Whisk the egg whites until stiff peaks.
Add in the caster sugar in increments ensuring all is incorporated and dissolved after each addition. Your egg whites should be thick and glossy.
In a separate bowl, whisk the ground almonds, icing sugar and whole eggs until doubled in volume.
Fold in the flour.
Fold in the whisked egg whites in increments, making sure each addition is fully incorporated.
Drizzle the melted butter down the side of the bowl and gently fold in.
Pour the batter into the prepared tray, tap on the side to help it along and use a pallet knife to smooth the top.
Bake in the oven for 7 minutes until golden and springy to touch. Remove from the oven and allow to cool.
Pâté à bombe – place the sugar and water in a small pan and bring to the boil.
Whilst that is doing its thing, whisk the egg yolks until thick and creamy in a stand mixer.
Slowly add in the sugar syrup in a steady stream and keep whisking on high until the mix is light, foamy and voluminous and the bowl of the mixer is completely cool.
In a separate bowl whisk the mascarpone and cream until combined.
Add the pâté à bombe half at a time, folding with a spatula to ensure combined.
Transfer the mix to a piping bag and chill in the fridge.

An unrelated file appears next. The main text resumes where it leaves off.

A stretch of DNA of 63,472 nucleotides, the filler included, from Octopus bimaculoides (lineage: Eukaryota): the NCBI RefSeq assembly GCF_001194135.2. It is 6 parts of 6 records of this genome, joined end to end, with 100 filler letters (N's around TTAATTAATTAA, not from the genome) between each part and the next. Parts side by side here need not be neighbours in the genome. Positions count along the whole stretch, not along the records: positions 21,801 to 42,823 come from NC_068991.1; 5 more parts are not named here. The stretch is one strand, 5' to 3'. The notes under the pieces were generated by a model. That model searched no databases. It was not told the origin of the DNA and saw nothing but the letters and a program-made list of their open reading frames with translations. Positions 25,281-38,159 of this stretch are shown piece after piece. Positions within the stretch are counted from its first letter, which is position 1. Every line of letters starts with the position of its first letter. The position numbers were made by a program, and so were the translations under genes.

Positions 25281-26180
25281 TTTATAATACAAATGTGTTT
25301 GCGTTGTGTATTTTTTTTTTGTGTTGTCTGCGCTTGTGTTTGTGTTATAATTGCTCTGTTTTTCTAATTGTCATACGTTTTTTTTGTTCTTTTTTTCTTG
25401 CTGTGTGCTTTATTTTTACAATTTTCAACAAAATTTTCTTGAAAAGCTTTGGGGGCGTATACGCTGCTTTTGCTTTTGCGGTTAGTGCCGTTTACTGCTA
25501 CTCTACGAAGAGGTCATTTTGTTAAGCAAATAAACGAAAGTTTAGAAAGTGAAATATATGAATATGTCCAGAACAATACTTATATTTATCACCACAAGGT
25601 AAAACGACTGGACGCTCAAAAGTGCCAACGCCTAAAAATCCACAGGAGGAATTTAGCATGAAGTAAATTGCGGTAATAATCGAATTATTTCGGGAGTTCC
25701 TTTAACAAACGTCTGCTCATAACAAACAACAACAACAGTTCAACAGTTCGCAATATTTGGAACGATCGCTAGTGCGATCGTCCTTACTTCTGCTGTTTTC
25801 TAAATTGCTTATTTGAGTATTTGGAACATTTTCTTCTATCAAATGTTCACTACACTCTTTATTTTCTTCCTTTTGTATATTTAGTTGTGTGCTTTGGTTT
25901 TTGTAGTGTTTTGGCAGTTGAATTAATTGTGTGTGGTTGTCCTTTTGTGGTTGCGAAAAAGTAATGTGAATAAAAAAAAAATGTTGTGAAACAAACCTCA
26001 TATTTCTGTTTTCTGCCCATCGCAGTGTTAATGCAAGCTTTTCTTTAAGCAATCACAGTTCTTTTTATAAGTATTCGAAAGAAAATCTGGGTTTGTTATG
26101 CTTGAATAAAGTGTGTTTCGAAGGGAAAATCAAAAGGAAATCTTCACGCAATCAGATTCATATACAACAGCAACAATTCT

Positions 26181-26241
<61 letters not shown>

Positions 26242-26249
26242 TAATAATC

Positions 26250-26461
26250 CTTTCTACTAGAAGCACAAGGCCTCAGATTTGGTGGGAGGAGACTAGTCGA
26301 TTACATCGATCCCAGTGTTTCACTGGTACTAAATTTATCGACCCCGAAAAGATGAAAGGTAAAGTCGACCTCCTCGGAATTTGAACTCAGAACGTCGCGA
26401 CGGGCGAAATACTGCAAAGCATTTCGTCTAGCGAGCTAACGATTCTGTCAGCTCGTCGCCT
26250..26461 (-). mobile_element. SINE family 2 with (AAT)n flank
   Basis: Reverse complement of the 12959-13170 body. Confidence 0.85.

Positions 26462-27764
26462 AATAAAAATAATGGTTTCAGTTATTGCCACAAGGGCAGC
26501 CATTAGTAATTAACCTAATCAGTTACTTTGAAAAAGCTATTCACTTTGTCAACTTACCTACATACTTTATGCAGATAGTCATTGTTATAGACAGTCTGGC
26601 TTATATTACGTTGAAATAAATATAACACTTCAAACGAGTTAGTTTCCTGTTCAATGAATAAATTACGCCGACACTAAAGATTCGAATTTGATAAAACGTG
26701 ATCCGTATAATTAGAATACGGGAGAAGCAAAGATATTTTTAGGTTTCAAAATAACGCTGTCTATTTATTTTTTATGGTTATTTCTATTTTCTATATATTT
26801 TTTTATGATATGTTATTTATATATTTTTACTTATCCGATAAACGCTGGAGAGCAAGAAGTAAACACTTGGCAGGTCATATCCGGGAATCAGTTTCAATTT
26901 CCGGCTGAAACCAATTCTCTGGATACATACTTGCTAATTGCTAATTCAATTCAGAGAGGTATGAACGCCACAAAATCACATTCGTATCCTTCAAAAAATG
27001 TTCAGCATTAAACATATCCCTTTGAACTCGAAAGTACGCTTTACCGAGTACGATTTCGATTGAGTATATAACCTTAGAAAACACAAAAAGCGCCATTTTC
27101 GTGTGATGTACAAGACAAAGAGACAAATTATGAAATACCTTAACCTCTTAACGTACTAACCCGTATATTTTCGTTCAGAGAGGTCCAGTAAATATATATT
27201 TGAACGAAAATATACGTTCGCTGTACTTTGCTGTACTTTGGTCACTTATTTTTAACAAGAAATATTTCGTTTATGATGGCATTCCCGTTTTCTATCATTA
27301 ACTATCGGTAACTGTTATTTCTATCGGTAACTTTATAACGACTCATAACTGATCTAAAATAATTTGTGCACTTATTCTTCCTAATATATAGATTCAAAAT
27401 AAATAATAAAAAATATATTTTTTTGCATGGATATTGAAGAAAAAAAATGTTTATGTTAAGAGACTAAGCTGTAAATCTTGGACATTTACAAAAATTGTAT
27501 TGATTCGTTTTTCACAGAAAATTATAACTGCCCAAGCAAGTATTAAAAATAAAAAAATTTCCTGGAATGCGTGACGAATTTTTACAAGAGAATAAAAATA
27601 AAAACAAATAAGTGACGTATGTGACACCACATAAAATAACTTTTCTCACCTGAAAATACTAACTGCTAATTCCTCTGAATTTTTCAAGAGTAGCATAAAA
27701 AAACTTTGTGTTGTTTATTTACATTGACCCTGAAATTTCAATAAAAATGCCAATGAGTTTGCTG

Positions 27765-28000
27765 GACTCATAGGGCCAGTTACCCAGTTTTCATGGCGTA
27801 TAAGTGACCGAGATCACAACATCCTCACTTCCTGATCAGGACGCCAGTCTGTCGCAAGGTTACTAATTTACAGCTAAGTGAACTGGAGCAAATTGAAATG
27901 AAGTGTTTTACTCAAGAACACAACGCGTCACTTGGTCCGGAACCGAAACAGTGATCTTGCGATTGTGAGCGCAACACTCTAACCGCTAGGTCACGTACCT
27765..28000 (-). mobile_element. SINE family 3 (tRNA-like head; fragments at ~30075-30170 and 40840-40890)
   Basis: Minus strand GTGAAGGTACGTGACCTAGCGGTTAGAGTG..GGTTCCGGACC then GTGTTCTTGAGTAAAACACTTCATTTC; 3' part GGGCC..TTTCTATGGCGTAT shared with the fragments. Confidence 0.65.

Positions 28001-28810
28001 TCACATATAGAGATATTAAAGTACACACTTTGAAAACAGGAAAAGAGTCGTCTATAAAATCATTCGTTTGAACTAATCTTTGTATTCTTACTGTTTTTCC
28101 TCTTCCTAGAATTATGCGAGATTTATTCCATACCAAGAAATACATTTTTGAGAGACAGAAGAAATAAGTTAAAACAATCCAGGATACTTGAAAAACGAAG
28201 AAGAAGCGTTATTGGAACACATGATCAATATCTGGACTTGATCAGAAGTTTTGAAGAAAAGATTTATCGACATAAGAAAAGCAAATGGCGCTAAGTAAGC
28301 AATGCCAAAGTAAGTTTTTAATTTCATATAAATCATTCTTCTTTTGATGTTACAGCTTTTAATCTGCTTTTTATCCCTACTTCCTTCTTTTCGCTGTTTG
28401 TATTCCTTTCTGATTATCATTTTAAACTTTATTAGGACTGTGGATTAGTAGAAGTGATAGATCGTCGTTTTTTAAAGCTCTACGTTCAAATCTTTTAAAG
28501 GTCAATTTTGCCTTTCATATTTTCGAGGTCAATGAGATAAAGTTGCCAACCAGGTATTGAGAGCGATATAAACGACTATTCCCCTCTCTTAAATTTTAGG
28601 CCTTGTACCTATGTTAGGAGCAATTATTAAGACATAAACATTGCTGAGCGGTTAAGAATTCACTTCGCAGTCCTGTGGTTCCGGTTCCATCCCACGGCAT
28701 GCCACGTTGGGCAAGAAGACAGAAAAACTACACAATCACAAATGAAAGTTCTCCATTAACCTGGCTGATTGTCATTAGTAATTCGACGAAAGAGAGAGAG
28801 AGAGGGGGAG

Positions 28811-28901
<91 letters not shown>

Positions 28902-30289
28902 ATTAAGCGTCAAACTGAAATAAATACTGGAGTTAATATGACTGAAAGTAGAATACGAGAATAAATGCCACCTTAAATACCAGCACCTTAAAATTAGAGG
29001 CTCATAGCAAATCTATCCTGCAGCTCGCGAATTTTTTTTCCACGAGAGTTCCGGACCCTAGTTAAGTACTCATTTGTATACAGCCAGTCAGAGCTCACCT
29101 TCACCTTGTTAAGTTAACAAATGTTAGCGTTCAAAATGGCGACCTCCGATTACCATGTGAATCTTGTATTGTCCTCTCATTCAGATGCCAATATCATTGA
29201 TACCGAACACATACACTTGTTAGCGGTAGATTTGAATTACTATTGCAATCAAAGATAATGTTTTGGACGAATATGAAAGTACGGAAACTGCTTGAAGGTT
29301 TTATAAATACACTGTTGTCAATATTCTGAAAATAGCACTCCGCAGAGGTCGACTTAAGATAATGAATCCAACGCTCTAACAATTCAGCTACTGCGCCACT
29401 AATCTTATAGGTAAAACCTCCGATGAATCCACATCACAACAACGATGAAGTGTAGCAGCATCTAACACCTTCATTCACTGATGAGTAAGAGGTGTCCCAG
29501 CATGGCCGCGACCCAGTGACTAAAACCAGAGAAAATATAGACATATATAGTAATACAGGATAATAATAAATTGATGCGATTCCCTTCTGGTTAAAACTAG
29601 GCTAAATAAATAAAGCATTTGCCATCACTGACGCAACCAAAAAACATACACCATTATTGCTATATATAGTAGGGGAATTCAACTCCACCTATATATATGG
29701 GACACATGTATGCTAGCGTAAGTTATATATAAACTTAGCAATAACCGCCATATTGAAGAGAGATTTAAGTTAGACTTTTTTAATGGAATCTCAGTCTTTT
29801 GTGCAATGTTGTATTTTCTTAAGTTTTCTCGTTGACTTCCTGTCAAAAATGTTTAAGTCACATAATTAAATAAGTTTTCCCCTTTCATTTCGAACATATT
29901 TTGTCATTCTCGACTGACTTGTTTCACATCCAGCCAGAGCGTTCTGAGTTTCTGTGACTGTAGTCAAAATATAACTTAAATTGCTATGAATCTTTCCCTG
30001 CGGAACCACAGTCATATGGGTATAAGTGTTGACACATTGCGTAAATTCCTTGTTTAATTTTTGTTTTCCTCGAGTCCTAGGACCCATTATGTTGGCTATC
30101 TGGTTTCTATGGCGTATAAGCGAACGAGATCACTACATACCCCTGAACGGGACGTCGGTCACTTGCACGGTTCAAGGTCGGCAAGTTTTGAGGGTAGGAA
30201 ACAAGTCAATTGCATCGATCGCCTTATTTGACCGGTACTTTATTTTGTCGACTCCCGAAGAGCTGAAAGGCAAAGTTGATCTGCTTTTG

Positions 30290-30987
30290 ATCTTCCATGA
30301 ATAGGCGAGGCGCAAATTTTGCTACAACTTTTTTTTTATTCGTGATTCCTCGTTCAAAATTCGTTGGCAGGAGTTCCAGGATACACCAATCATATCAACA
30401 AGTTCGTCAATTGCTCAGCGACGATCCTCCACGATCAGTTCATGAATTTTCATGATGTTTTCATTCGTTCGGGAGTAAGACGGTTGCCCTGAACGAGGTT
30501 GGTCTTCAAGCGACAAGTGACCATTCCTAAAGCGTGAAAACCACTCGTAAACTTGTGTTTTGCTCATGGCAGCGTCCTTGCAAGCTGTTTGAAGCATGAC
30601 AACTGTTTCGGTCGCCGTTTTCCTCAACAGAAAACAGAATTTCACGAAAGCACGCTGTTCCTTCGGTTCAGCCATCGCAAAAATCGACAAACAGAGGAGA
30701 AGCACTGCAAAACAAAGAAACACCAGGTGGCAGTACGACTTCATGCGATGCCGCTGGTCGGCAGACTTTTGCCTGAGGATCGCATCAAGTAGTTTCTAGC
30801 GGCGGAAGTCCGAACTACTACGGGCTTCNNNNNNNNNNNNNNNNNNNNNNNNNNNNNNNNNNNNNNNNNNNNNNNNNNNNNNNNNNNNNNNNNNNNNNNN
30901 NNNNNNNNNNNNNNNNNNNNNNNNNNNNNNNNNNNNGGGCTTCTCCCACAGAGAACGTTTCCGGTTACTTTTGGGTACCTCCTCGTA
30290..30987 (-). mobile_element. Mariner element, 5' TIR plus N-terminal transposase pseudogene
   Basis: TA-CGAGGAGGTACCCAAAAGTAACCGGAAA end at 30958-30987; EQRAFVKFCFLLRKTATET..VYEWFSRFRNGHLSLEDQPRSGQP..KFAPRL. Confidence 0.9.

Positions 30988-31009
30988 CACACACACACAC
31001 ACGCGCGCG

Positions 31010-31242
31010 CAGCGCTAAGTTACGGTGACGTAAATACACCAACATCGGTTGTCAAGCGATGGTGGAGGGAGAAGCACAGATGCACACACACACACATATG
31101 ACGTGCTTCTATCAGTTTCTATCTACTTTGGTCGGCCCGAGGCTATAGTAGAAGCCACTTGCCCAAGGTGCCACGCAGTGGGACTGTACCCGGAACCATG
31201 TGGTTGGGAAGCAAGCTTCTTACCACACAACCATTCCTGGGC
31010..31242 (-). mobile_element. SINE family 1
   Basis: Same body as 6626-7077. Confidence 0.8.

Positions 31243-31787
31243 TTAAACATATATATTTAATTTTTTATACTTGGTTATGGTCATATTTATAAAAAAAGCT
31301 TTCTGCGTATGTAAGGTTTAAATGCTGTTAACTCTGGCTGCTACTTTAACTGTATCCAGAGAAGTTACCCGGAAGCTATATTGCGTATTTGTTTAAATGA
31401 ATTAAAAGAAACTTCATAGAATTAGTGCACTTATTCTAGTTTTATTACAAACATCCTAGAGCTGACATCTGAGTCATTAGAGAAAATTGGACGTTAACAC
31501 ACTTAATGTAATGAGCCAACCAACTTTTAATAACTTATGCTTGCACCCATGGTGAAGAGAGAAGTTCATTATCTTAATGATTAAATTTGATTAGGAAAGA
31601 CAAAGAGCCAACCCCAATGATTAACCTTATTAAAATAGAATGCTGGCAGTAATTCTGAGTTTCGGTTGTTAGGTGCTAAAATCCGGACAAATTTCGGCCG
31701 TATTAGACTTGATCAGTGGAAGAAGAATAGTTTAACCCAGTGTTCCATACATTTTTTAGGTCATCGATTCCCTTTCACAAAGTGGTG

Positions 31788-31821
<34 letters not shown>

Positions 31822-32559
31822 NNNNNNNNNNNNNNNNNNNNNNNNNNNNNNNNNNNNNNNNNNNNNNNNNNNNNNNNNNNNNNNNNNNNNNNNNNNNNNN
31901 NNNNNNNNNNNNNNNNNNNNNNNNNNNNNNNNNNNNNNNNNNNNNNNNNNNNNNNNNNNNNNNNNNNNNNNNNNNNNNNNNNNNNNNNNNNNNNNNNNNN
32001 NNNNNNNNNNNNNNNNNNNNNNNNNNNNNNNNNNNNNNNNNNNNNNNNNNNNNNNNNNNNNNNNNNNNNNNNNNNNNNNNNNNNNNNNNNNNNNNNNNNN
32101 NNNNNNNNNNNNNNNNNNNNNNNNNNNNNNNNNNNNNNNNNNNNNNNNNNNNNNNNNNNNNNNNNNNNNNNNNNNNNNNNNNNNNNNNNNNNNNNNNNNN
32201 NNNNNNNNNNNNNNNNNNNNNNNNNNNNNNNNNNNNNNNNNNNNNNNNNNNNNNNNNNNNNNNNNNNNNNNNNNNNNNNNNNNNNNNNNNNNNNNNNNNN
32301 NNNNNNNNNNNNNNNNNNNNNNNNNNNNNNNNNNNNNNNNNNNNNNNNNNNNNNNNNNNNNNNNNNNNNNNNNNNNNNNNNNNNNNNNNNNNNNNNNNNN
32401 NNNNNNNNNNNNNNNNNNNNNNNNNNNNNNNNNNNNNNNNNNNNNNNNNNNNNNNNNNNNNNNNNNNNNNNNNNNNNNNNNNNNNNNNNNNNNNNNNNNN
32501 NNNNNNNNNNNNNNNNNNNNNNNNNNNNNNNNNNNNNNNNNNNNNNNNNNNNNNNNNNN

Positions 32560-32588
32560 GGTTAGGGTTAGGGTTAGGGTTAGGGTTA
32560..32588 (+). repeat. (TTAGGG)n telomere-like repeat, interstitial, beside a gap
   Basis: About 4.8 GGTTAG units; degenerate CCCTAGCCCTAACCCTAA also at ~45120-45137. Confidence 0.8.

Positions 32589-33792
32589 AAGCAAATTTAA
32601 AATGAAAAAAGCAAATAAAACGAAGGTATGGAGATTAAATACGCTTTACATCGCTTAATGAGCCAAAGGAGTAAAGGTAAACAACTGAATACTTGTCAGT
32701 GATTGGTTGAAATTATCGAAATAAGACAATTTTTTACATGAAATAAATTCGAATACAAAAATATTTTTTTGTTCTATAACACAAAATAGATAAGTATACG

Your sultanas should be cool by now, using a stick blender blitz to a paste – it should be thick and sticky. If it seems a little wet, pop back on the heat to dry out.
Mix the hot espresso, Tia Maria and Amaretto together.
Lay your sponge fingers on a tray and drizzle over half of the coffee mix, turning your fingers to ensure even coverage. You don’t want them to go super soggy, so don’t let them swim.
Trim the jaconde sponge to the shape of your serving dish(es).
Place in the bottom and then using a pastry brush, paint over the remaining coffee mix.
Allow this to soak in and then spread over a thin layer of the sultana paste.
Pipe over the cream mix in a thick layer.
Top the cream with the soaked sponge fingers.
Next, place the disc of dark chocolate.
Pipe on the final layer of cream mix, smoothing with a palette knife.
Grate over the reserved dark chocolate and decorate with any boujee decoration you see fit.
Leave to set for at least 6 hours.
WanderSups: Food created with love, inspired by journeys around the world, dished up on home turf
Find out about Hannah’s upcoming Supper Clubs and what she is currently cooking via Instagram @WanderSups or visit wandersups.com